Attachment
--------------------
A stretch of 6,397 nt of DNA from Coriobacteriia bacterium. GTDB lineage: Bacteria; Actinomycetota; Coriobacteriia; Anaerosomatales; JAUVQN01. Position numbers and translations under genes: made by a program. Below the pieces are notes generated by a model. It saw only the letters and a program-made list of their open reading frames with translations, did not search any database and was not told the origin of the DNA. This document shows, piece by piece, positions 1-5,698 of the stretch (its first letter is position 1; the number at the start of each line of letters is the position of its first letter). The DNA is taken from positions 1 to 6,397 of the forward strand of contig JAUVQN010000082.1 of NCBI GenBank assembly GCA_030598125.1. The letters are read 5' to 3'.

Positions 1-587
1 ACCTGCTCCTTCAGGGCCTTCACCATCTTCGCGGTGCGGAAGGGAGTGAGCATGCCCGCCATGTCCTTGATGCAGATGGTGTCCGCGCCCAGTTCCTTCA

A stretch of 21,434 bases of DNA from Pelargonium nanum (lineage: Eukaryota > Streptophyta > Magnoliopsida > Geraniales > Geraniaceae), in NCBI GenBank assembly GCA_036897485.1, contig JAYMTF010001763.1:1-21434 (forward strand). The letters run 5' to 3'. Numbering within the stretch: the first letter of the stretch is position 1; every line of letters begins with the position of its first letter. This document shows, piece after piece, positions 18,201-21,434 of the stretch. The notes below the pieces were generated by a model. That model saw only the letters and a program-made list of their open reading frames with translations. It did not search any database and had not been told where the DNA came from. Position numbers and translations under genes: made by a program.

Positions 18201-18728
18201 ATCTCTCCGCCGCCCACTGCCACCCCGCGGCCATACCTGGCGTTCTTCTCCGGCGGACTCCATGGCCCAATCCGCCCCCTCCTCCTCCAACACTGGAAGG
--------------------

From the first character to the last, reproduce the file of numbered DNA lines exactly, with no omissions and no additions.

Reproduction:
A stretch of 6,397 nt of DNA from Coriobacteriia bacterium. GTDB lineage: Bacteria; Actinomycetota; Coriobacteriia; Anaerosomatales; JAUVQN01. Position numbers and translations under genes: made by a program. Below the pieces are notes generated by a model. It saw only the letters and a program-made list of their open reading frames with translations, did not search any database and was not told the origin of the DNA. This document shows, piece by piece, positions 1-5,698 of the stretch (its first letter is position 1; the number at the start of each line of letters is the position of its first letter). The DNA is taken from positions 1 to 6,397 of the forward strand of contig JAUVQN010000082.1 of NCBI GenBank assembly GCA_030598125.1. The letters are read 5' to 3'.

Positions 1-587
1 ACCTGCTCCTTCAGGGCCTTCACCATCTTCGCGGTGCGGAAGGGAGTGAGCATGCCCGCCATGTCCTTGATGCAGATGGTGTCCGCGCCCAGTTCCTTCA

A stretch of 21,434 bases of DNA from Pelargonium nanum (lineage: Eukaryota > Streptophyta > Magnoliopsida > Geraniales > Geraniaceae), in NCBI GenBank assembly GCA_036897485.1, contig JAYMTF010001763.1:1-21434 (forward strand). The letters run 5' to 3'. Numbering within the stretch: the first letter of the stretch is position 1; every line of letters begins with the position of its first letter. This document shows, piece after piece, positions 18,201-21,434 of the stretch. The notes below the pieces were generated by a model. That model saw only the letters and a program-made list of their open reading frames with translations. It did not search any database and had not been told where the DNA came from. Position numbers and translations under genes: made by a program.

Positions 18201-18728
18201 ATCTCTCCGCCGCCCACTGCCACCCCGCGGCCATACCTGGCGTTCTTCTCCGGCGGACTCCATGGCCCAATCCGCCCCCTCCTCCTCCAACACTGGAAGG